What will it take to stop the current destruction?

What is happening in Syria and Iraq today is a blemish on all of humanity.


2017/05/07 Issue: 105 Page: 7


The Arab Weekly
Claude Salhani



What will it take to awaken the leaders in the Arab world who continue to believe that their will can be imposed on their people regardless of the cost in material damages and human lives?

How many more cities in the Arab world need to be destroyed and how many more innocent people must die before these lead­ers realise the absolute madness of such violence?

And how many more millions of Arabs must become refugees before those responsible for the carnage accept the fact that changes in a modern society must come through the ballot and not by the bullet?

How many more years of death and destruction will it take for Bashar Assad and others like him to figure out that they have over­stayed their welcome?

These leaders, blinded by their beliefs in the need to impose a political and sectarian diktat, have caused untold misery and bear the responsibility for millions of deaths and injuries and the physical and psychological scarring of future generations. They stood by as thou­sands of children were orphaned and thousands of parents rendered childless.

They have sanctioned the killing and torture of countless numbers of people simply because they disagree with them. They have starved and gassed their opponents. They continue to lie about the use of banned weapons of mass destruc­tion, such as chemical bombs.

Yet the rest of the world stands by. What is happening in Syria and Iraq today is a blemish on all of humanity.

Yesterday it was Hama, then Homs and then Aleppo. Today it is Mosul and Raqqa.

What of tomorrow?

Will the lunatics who believe that their god is greater than the god of their neighbours feel the need to destroy more Arab cities?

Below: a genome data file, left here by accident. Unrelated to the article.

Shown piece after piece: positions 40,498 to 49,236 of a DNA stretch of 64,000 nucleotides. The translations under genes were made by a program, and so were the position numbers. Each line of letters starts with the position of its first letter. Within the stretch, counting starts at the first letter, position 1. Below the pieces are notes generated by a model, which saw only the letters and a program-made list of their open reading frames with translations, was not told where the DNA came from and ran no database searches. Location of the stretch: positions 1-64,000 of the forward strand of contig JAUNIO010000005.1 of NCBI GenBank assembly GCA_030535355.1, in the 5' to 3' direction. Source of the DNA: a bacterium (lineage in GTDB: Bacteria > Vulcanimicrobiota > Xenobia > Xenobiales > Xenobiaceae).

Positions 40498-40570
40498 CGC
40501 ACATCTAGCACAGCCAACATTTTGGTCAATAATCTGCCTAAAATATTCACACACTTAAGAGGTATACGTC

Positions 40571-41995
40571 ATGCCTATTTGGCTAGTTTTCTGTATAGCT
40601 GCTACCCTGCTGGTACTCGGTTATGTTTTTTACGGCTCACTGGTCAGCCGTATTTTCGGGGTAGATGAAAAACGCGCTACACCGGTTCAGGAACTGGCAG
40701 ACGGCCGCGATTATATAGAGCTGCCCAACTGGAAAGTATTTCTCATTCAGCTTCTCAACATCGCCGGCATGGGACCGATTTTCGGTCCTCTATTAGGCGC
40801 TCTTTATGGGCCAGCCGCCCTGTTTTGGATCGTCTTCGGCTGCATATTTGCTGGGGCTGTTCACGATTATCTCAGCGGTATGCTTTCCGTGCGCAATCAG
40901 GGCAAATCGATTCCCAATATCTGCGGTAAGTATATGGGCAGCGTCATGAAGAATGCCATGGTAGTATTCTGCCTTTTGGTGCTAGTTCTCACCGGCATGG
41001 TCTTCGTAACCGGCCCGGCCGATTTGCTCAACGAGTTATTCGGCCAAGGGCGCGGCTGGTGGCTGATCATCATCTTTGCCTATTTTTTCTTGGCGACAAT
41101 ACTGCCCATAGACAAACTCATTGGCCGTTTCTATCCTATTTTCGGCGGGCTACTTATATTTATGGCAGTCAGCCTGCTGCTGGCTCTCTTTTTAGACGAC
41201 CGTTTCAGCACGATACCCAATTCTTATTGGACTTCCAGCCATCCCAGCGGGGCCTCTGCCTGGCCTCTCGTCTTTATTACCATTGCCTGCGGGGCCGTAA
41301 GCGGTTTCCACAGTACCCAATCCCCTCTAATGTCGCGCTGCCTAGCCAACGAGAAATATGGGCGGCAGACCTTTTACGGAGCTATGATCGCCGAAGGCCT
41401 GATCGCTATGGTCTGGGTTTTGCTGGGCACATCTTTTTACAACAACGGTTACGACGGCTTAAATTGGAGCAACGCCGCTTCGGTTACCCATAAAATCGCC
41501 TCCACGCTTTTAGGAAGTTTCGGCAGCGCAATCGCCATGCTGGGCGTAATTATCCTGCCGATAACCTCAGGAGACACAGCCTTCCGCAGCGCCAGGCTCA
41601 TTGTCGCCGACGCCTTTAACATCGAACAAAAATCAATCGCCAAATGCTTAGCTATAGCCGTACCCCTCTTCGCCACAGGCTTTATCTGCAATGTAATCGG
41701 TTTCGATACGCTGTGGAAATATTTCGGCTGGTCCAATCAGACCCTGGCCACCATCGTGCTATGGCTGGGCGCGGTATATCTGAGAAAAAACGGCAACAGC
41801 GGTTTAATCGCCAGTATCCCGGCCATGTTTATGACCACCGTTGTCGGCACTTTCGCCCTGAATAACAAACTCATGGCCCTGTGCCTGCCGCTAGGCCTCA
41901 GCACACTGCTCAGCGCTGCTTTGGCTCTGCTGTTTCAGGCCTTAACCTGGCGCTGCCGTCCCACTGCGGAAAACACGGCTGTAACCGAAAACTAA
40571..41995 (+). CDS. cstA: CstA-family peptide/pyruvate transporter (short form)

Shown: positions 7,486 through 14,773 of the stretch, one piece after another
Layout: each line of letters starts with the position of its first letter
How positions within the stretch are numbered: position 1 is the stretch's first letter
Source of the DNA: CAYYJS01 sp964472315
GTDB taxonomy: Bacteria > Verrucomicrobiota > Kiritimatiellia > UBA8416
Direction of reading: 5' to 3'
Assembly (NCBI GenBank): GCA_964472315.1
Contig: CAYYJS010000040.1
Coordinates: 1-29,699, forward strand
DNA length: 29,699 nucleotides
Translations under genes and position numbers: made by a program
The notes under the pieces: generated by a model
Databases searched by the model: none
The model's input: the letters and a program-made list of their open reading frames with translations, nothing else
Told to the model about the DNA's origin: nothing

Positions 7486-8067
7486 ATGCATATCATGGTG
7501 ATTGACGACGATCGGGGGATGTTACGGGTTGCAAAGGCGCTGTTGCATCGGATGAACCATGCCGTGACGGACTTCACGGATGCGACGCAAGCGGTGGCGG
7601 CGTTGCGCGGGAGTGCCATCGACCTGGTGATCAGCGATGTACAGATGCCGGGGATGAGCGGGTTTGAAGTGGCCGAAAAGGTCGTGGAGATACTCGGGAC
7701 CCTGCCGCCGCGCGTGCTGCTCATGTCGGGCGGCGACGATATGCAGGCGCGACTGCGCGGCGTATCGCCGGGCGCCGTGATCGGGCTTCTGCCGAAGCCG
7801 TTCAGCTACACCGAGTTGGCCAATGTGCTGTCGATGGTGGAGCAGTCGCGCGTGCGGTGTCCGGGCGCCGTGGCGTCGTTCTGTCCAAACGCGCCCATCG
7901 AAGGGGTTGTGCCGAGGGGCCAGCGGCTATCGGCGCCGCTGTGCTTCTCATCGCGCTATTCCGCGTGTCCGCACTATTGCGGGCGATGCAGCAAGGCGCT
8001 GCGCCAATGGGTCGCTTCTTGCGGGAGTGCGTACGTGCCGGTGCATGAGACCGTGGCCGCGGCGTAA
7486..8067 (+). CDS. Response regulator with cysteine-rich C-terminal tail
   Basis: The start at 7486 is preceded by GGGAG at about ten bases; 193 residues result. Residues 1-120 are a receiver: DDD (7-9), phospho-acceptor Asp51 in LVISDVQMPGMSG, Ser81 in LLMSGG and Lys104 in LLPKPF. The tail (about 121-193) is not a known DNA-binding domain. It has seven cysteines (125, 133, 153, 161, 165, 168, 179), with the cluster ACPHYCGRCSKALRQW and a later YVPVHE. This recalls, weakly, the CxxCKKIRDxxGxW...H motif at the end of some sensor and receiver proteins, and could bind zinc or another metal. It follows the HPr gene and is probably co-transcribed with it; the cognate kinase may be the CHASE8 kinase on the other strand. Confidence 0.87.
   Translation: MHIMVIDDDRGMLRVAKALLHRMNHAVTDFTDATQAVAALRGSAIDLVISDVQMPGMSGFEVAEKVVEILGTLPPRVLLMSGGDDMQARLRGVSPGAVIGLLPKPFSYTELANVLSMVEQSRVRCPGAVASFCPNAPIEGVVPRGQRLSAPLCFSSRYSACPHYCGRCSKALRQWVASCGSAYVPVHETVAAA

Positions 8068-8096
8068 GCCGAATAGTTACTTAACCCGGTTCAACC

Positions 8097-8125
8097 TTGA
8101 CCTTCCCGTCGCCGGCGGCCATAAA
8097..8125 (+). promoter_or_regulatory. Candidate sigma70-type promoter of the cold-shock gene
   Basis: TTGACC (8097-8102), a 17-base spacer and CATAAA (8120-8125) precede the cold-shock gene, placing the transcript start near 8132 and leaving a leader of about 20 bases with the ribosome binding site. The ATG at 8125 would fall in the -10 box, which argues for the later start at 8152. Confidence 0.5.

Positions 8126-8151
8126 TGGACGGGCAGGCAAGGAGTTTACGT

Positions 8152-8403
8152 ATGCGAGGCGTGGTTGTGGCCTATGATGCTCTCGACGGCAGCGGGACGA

Will they not be content before bringing ruin to the entire Middle East?

How many more cities in the region need to suffer before the instigators of death and destruction realise that there are alternatives to dictatorship?

Will they bring their carnage to other great cities of the region? Will they be satisfied to see the apocalyptic shape in which they left Mosul is repeated in other great cities of the region?

New images for CNN by Gabriel Chaim, a Brazilian photojournalist using a camera mounted on a small drone, gives us insight into the scope of destruction and devas­tation that befell what was once Iraq’s second largest city as govern­ment forces backed by the United States fought for control of what remains of this martyred city.

Mosul now takes its place alongside Homs, Hama and many other Arab cities that have suf­fered incalculable losses. From a prewar population of more than 1.6 million, Mosul’s population has been cut to about one-third of that. Those who remain in the belea­guered city struggle to find food and water to survive.

Islamic State (ISIS) militants are regrouping around Raqqa, the expected site of the next ma­jor offensive. There, US-backed military units are preparing for a final showdown with ISIS. That battle for control of the Islamists’ stronghold in Syria is expected to be even more violent with Russian Air Force planes participating in the fight against ISIS.

In Syria, President Bashar Assad hardly merits the title of president, given that he hardly controls about one-third of his country and is entirely dependent on the military assistance of Iran, Iraq, Lebanon’s Hezbollah and the Russian Air Force. Without their help, Assad would probably have been history long ago.

Some of these Arab leaders are ignorant of the past. History is the best indication of what the future might bring and history has shown us that even the mightiest of dicta­tors are eventually taken out in the most humiliating manner. It is only a matter of time.


Claude Salhani is the Opinion section editor of The Arab Weekly.


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